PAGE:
Public Relations Tactics

Porter Novelli CEO Brad MacAfee on Finding Big Ideas

December 1, 2017

Brad MacAfee [albert chau]
Brad MacAfee [albert chau]

As CEO and senior partner at Porter Novelli, Brad MacAfee knows that it’s not his primary duty to generate the global agency’s great ideas. The role of a leader, he says, is to foster an environment in which creative thinking can flourish. He explored this topic at the PRSA 2017 International Conference on Oct. 9 in Boston. Before his session, titled “Innovation in Leadership,” I talked with him about brainstorming and stimulating creativity. Here’s an edited excerpt from our conversation.


What mistakes do new leaders make?

So often, when you become a leader, you think that everyone is turning to you to solve the issues. I look at it differently. I think it’s the leader’s responsibility to create an environment where everyone can be the big thinker or help solve some of the opportunities and challenges within an organization or with clients.

If you create the environment, then you’ve multiplied the number of big thinkers you have. If everything seems to have to flow up to the top, then you’re limiting the capacity of an organization to think more broadly and to innovate.

 

How does a leader work with a team member who may be more introverted, especially during group sessions?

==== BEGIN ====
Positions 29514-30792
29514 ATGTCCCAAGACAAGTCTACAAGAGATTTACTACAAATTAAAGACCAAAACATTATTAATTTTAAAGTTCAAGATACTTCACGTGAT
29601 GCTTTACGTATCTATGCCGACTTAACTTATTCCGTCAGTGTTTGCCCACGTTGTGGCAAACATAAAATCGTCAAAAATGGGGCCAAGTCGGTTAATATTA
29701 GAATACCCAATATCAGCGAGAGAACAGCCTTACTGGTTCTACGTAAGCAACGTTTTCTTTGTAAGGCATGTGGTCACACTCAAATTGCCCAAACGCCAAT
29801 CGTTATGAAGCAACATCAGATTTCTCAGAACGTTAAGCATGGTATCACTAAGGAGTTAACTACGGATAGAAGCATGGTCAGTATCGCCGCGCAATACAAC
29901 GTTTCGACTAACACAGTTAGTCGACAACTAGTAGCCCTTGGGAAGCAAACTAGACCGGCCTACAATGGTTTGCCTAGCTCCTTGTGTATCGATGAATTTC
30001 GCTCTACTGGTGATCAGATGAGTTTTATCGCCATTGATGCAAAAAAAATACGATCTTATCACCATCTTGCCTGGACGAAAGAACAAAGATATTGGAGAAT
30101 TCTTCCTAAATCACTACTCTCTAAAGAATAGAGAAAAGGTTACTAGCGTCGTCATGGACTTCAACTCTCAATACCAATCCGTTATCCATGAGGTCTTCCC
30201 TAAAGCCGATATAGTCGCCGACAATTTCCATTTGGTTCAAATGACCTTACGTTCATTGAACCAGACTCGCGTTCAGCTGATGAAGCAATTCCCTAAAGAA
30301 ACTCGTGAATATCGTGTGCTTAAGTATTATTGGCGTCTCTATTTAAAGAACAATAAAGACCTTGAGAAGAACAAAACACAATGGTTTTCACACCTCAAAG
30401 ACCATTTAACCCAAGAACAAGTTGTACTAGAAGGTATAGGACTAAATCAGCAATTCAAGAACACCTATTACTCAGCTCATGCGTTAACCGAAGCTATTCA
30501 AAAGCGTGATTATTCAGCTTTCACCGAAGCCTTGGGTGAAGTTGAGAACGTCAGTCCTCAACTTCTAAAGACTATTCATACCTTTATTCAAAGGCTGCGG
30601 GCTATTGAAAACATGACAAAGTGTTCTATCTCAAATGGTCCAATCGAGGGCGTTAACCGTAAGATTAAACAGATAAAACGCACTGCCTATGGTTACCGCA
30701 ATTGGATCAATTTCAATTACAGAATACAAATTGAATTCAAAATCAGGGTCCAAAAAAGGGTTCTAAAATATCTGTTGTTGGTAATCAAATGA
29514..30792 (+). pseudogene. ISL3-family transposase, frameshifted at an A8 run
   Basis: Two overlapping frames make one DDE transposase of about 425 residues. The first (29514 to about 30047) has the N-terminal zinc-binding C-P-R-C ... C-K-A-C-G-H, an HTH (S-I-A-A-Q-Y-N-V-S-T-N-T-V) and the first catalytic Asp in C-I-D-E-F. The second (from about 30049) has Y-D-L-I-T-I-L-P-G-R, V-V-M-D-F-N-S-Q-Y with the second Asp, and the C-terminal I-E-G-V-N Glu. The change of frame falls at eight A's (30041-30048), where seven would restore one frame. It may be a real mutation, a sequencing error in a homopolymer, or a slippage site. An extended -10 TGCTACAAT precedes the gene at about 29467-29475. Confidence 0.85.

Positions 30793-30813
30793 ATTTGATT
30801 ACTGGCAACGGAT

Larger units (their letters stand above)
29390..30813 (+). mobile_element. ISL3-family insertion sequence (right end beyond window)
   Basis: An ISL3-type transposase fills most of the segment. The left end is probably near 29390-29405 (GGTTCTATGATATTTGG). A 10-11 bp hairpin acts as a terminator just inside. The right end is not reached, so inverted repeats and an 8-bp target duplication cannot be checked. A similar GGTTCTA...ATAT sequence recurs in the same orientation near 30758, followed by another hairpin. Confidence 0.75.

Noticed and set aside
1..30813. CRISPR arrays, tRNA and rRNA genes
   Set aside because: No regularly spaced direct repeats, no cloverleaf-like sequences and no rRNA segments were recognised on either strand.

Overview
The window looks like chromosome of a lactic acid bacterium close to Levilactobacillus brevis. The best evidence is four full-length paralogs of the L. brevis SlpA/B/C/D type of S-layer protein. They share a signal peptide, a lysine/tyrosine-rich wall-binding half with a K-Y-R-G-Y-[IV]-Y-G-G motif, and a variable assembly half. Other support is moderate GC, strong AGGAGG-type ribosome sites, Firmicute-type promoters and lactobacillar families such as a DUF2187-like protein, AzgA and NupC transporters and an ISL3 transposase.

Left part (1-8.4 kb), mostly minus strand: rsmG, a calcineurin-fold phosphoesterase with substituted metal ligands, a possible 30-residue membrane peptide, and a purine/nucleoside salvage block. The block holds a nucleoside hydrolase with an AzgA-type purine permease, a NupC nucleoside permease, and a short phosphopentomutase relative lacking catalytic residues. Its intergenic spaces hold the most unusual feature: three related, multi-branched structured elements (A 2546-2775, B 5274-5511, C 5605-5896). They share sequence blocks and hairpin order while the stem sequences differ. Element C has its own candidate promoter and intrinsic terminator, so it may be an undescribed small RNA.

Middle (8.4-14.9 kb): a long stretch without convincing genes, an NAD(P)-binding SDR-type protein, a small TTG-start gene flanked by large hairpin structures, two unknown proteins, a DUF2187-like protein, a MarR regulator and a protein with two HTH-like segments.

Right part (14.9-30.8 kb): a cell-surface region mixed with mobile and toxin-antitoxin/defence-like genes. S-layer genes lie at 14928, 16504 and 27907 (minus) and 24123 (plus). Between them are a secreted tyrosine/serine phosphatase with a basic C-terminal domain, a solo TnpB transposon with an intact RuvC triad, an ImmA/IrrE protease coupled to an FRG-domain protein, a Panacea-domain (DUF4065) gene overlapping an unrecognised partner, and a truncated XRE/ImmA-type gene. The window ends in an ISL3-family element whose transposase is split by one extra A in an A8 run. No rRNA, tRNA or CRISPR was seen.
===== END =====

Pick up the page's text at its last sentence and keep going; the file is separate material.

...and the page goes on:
Some people don’t function well in that setting. Some people process. They may have a really interesting idea, but they may have felt as if they missed their opportunity in the room.
So how do you create the opportunity for people who think or process differently? We often ask everyone to write something down. Reading off a piece of paper doesn’t feel as daunting as coming out in the moment in a brainstorming session to share an idea or thought that you want to enter into the conversation. In those moments when they are empowered is often what they need.


Brainstorming sessions have traditionally been the go-to method for producing ideas. How productive are they?

We hear time and time again that the brainstorm itself is not the most productive way to get to great ideas. It’s a great opportunity to immerse, to team-build and to start the creative process. But brainstorming isn’t typically where all the best ideas end up being sparked. It usually happens afterward.

The brain keeps working on opportunities and challenges. You have to create opportunities for people to come back and participate. Have multiple sessions, so it’s not all about that one meeting, and everyone has to be on. There are great things that happen in a group, and there are great things that happen individually.

John Elsasser

John Elsasser is the editor-in-chief of Tactics. He joined PRSA in 1994.

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